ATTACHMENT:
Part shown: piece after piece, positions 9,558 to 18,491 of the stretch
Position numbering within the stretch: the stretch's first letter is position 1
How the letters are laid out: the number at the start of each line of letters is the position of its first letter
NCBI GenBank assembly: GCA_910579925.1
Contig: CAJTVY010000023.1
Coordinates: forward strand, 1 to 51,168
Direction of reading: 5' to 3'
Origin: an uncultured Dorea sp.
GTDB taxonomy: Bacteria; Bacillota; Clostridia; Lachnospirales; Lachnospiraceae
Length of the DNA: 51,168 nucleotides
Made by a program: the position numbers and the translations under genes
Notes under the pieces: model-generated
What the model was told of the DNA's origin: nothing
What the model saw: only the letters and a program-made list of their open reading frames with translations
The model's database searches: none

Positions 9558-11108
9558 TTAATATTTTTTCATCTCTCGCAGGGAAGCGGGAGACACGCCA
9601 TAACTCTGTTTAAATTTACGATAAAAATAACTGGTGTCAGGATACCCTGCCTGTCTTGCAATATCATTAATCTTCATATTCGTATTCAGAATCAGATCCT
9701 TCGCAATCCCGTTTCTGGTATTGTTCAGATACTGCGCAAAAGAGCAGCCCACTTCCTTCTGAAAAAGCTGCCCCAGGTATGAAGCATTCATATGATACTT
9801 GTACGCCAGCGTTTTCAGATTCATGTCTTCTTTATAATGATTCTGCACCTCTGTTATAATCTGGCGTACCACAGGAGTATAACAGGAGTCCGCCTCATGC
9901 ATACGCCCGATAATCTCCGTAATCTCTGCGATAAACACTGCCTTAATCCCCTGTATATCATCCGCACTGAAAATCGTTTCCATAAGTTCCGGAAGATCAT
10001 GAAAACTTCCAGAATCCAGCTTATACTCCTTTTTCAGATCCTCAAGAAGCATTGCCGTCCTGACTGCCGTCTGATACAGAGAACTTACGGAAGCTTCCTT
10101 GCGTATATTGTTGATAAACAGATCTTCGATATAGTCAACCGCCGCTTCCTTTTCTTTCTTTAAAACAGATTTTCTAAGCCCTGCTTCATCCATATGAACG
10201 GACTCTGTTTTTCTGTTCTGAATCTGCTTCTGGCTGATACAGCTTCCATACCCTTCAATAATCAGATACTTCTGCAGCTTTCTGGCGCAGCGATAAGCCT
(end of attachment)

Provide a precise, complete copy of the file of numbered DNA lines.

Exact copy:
Part shown: piece after piece, positions 9,558 to 18,491 of the stretch
Position numbering within the stretch: the stretch's first letter is position 1
How the letters are laid out: the number at the start of each line of letters is the position of its first letter
NCBI GenBank assembly: GCA_910579925.1
Contig: CAJTVY010000023.1
Coordinates: forward strand, 1 to 51,168
Direction of reading: 5' to 3'
Origin: an uncultured Dorea sp.
GTDB taxonomy: Bacteria; Bacillota; Clostridia; Lachnospirales; Lachnospiraceae
Length of the DNA: 51,168 nucleotides
Made by a program: the position numbers and the translations under genes
Notes under the pieces: model-generated
What the model was told of the DNA's origin: nothing
What the model saw: only the letters and a program-made list of their open reading frames with translations
The model's database searches: none

Positions 9558-11108
9558 TTAATATTTTTTCATCTCTCGCAGGGAAGCGGGAGACACGCCA
9601 TAACTCTGTTTAAATTTACGATAAAAATAACTGGTGTCAGGATACCCTGCCTGTCTTGCAATATCATTAATCTTCATATTCGTATTCAGAATCAGATCCT
9701 TCGCAATCCCGTTTCTGGTATTGTTCAGATACTGCGCAAAAGAGCAGCCCACTTCCTTCTGAAAAAGCTGCCCCAGGTATGAAGCATTCATATGATACTT
9801 GTACGCCAGCGTTTTCAGATTCATGTCTTCTTTATAATGATTCTGCACCTCTGTTATAATCTGGCGTACCACAGGAGTATAACAGGAGTCCGCCTCATGC
9901 ATACGCCCGATAATCTCCGTAATCTCTGCGATAAACACTGCCTTAATCCCCTGTATATCATCCGCACTGAAAATCGTTTCCATAAGTTCCGGAAGATCAT
10001 GAAAACTTCCAGAATCCAGCTTATACTCCTTTTTCAGATCCTCAAGAAGCATTGCCGTCCTGACTGCCGTCTGATACAGAGAACTTACGGAAGCTTCCTT
10101 GCGTATATTGTTGATAAACAGATCTTCGATATAGTCAACCGCCGCTTCCTTTTCTTTCTTTAAAACAGATTTTCTAAGCCCTGCTTCATCCATATGAACG
10201 GACTCTGTTTTTCTGTTCTGAATCTGCTTCTGGCTGATACAGCTTCCATACCCTTCAATAATCAGATACTTCTGCAGCTTTCTGGCGCAGCGATAAGCCT